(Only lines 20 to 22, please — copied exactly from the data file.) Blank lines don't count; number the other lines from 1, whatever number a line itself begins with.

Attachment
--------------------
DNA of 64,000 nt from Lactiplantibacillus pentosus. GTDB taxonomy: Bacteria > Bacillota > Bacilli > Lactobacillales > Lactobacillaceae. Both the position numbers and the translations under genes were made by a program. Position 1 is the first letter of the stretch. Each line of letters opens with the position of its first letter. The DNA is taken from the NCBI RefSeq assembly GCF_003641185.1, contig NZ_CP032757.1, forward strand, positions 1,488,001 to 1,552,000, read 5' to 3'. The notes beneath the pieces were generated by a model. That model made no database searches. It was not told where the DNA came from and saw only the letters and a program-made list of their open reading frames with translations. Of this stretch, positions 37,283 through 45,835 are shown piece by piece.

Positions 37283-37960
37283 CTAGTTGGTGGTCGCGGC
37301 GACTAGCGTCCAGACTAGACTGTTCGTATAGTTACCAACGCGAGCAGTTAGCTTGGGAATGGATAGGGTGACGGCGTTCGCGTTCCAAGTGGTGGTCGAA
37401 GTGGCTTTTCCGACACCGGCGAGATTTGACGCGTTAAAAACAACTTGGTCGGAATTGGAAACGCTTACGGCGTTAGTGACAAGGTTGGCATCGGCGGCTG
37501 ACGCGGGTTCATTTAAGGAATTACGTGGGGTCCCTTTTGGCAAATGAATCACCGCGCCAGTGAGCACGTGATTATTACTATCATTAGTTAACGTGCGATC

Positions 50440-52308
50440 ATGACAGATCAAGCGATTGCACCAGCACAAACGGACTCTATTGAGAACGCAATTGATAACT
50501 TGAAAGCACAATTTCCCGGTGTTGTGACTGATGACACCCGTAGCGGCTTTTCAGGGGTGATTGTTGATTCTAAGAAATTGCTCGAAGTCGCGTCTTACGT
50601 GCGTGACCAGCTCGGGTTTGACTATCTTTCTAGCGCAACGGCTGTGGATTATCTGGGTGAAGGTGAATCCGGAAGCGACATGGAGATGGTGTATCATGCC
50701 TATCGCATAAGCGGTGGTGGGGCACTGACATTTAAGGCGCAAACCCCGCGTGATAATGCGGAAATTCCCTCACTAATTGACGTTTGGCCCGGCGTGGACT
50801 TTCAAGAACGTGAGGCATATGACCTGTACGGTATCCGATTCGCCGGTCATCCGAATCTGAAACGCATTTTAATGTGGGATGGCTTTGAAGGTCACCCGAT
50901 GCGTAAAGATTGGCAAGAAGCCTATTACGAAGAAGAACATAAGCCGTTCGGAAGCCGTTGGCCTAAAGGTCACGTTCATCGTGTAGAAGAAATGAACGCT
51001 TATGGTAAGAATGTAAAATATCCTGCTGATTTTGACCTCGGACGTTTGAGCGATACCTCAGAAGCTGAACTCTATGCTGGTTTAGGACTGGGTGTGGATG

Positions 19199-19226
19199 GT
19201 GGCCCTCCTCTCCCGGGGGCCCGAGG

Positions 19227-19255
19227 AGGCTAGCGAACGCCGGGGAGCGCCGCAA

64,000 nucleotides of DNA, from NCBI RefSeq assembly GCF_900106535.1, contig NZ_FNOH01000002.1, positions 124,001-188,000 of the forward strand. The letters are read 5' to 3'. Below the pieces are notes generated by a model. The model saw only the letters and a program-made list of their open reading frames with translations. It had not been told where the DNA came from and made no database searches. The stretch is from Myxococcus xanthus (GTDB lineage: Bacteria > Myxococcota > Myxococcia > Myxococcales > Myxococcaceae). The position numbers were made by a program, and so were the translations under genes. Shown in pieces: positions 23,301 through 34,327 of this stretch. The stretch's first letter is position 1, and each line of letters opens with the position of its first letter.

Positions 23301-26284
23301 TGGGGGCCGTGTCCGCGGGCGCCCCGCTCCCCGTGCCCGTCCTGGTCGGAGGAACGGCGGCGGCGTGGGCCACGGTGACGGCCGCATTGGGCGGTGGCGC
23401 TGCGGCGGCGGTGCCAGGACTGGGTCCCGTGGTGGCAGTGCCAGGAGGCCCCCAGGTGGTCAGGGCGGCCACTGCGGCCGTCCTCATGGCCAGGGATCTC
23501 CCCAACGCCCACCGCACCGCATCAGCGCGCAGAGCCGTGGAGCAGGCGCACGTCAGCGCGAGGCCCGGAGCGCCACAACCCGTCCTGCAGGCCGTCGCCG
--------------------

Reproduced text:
64,000 nucleotides of DNA, from NCBI RefSeq assembly GCF_900106535.1, contig NZ_FNOH01000002.1, positions 124,001-188,000 of the forward strand. The letters are read 5' to 3'. Below the pieces are notes generated by a model. The model saw only the letters and a program-made list of their open reading frames with translations. It had not been told where the DNA came from and made no database searches. The stretch is from Myxococcus xanthus (GTDB lineage: Bacteria > Myxococcota > Myxococcia > Myxococcales > Myxococcaceae). The position numbers were made by a program, and so were the translations under genes. Shown in pieces: positions 23,301 through 34,327 of this stretch. The stretch's first letter is position 1, and each line of letters opens with the position of its first letter.

Positions 23301-26284
23301 TGGGGGCCGTGTCCGCGGGCGCCCCGCTCCCCGTGCCCGTCCTGGTCGGAGGAACGGCGGCGGCGTGGGCCACGGTGACGGCCGCATTGGGCGGTGGCGC